Letter: City should rethink fire station, city hall project | SteamboatToday.com

Letter: City should rethink fire station, city hall project

The city of Steamboat Springs should redesign or relocate the proposed downtown fire station and city office building projects for the following reasons.

The proposed development will result in a loss of 40 to 64 public parking spaces. This includes 40 spaces at the 10th and Lincoln parking lot and 24 spaces along 10th Street. This loss of parking will result in additional downtown traffic and parking problems. It will also adversely impact the adjacent residential neighborhoods with more vehicle traffic and on street parking. The project should not be approved until the same amount of parking removed by the project is replaced in the downtown business district. 

Converting 10th Street into a dead end and eliminating through traffic for vehicles between Lincoln Avenue and Oak Street is of no value to the general public. The proposed civic space between the proposed fire station and existing city offices will reduce parking, require ongoing maintenance and increase vehicle traffic on already crowded adjacent streets. If there is a safety concern for pedestrians crossing between city buildings, a crosswalk and signage is a logical low cost solution.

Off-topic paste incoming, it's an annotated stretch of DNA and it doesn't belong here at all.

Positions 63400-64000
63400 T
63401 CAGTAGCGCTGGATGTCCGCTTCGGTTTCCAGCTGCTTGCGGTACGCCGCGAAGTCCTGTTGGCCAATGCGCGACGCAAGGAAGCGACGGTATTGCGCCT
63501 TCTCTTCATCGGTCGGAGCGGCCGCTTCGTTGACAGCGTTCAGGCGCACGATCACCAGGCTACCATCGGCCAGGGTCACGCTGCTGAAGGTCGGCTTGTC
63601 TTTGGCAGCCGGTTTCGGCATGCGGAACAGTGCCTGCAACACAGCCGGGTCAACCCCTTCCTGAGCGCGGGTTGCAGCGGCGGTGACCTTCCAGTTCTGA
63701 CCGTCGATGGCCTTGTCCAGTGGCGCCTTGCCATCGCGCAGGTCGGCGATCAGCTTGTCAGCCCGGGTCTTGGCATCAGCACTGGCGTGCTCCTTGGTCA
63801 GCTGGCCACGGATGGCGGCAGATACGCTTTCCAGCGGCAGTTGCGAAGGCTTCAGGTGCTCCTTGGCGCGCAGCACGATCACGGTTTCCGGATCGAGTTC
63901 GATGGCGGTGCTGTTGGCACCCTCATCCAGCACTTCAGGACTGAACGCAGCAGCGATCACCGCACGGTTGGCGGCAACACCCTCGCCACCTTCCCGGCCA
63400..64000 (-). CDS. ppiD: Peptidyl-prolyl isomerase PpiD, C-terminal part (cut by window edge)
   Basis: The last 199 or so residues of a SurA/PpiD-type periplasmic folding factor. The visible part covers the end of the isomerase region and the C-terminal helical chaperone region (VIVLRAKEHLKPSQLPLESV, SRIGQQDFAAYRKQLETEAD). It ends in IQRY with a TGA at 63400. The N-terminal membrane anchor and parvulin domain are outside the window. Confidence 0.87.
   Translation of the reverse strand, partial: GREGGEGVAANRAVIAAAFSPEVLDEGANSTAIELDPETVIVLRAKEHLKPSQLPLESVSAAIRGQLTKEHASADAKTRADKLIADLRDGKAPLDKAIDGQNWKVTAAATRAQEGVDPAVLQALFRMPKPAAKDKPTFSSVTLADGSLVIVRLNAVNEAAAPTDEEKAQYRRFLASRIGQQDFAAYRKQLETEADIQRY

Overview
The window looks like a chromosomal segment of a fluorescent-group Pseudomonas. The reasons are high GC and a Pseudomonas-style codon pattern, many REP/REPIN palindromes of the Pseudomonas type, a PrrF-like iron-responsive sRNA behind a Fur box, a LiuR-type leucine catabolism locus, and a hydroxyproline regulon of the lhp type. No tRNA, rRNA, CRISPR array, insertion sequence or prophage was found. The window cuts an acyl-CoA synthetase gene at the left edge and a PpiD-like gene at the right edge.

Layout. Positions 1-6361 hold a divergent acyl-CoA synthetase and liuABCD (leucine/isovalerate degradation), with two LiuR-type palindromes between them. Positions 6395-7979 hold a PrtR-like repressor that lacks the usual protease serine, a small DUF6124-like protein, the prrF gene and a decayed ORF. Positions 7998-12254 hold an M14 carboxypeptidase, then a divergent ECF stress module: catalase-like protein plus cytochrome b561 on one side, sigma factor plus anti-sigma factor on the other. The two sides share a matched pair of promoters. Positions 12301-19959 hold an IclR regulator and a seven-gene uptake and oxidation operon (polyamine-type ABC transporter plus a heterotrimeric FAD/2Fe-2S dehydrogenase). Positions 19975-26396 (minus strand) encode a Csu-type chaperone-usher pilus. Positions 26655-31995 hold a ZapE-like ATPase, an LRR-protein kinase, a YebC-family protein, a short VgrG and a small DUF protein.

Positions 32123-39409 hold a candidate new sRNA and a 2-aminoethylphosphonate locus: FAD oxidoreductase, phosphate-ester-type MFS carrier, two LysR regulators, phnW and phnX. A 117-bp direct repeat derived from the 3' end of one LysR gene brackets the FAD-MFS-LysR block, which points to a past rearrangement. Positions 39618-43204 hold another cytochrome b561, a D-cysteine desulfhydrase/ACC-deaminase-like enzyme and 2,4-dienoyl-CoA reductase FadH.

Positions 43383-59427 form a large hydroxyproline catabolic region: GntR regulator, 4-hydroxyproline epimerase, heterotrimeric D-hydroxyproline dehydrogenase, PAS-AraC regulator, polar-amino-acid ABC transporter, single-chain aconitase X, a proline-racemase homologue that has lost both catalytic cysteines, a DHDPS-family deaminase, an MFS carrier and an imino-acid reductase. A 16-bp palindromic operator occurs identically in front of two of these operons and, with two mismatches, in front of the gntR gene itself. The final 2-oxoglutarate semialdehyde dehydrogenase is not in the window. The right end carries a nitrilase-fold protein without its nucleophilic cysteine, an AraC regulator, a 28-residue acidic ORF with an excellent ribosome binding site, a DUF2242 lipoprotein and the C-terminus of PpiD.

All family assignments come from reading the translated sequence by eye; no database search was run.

The plan does not include construction of a sidewalk along Oak Street between the proposed fire station and 11th Street. This perpetuates the current pedestrian safety issue along Oak Street at the convoluted intersection of 11th, Oak and Pine Streets. Pedestrian safety issues will increase due to the additional vehicle traffic caused by the project. 

The plan does not include pedestrian crossings on Lincoln Avenue at 10th Street. The lack of a pedestrian crossing on Lincoln is a potential safety issue with pedestrians attempting crossing Lincoln Avenue regardless if it is a legal crossing or not. 

The current funding proposed for this project requires sale of the current fire station on Yampa Street. The city should not sell this valuable real estate. The city should retain ownership of this property as it will likely be needed in the future for parking or other city facilities.

Richard Denney

Steamboat Springs

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